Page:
At least 375 people are now known to have died after a powerful storm struck the Philippines over the weekend.
Super Typhoon Rai – with winds of about 195km/h (120mph) – sent some 400,000 people running for safety when it hit the country’s south-eastern islands.
At least 500 people were injured, and 56 others have been reported missing by local police.
Typhoon Rai’s (locally named Odette) heavy rains sustained winds causing flooding that displaced thousands and led to hundreds of casualties.
Typhoon Rai is the 15th major weather disturbance to hit the Philippines this year and is classified as a super typhoon due to sustained winds of 120 miles per hour and gusts of up to 168 miles per hour — a designation similar to a Category 5 hurricane in the United States. The typhoon is currently moving over the sea on a path towards Vietnam, bringing with it heavy rains.
“As emergency response and relief efforts are currently underway, the full extent of this tragedy is yet to be seen. However, the science is clear: Climate change has supercharged the frequency, duration and intensity of tropical storms such as Super Typhoon Rai,” submitted 350.org.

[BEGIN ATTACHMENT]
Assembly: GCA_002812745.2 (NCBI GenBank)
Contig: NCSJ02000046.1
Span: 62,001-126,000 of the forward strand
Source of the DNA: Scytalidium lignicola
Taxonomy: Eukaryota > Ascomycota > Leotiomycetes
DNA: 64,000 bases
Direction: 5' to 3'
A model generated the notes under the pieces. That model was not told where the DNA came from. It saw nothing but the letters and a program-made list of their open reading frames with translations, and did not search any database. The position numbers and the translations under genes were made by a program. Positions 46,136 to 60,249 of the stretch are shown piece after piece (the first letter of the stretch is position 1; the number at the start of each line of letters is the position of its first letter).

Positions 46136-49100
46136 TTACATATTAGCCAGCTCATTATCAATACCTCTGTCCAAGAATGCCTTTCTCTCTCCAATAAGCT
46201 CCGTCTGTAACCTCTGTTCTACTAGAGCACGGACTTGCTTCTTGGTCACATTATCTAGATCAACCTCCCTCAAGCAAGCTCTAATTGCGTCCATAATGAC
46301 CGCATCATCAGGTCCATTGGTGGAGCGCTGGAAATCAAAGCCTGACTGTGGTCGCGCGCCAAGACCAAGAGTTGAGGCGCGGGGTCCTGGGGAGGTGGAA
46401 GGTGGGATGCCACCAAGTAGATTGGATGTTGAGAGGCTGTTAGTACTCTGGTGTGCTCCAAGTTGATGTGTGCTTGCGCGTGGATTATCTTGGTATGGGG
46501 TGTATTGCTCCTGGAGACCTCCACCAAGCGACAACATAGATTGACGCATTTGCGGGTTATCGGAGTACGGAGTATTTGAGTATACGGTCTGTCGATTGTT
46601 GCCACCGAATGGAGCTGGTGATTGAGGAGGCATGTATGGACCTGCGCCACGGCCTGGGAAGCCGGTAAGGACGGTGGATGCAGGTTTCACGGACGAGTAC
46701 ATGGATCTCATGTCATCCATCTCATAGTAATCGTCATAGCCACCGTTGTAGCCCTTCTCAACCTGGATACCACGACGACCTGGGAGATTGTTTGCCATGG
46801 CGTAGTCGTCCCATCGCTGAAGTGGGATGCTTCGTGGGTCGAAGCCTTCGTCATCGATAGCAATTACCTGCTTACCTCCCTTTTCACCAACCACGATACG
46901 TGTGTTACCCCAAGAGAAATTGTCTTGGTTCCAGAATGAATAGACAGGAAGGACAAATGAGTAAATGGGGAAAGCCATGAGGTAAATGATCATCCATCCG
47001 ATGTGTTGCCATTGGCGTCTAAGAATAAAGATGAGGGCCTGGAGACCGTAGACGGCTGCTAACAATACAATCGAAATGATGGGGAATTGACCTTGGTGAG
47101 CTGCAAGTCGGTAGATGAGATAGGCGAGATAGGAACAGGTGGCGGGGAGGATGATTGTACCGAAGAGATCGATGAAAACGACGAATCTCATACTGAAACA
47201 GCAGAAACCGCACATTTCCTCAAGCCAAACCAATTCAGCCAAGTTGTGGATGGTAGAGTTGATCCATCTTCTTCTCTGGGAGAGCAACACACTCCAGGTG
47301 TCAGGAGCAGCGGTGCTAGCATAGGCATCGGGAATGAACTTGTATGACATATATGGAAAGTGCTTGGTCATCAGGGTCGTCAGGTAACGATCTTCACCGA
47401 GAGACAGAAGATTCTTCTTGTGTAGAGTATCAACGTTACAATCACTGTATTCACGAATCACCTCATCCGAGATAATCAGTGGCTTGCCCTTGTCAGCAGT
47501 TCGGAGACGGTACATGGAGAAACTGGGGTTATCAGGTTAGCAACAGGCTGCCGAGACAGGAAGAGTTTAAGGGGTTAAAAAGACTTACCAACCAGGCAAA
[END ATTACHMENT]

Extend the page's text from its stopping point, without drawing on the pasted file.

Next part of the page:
Norly Mercado, 350.org Asia Regional Director, stated: “As we bear witness to the devastation that Typhoon Rai has brought upon seven regions in the Philippines — a week before Christmas — we offer our solidarity with the communities affected, while at the same time joining the call to rally support for those who are working tirelessly to provide relief during this disaster.
“We refuse to accept a future of climate-induced disasters exacerbated by world leaders that are vacillating on true climate solutions that would help vulnerable countries to thrive amidst this ongoing crisis, especially as we are still trying to rise from the COVID-19 pandemic.
“This is a time to be decisive: governments and financial institutions cannot stand by and continue business as usual while the most vulnerable communities perish in storms that are supercharged by climate change, leading to circumstances that potentially increase their exposure in a pandemic.
“This can only happen if economic stimulus is rerouted towards ensuring resilience for future crises and invested into renewable energy solutions, especially those that are locally-owned and controlled. Energy, along with water, food and shelter, becomes a rare commodity in humanitarian scenarios such as what we have just experienced in the Philippines.”
Rescue teams have described scenes of “complete carnage”.
But establishing the scale of the losses is difficult, as communication to several areas has been cut off.
There are fears widespread landslides and flooding may have claimed more lives.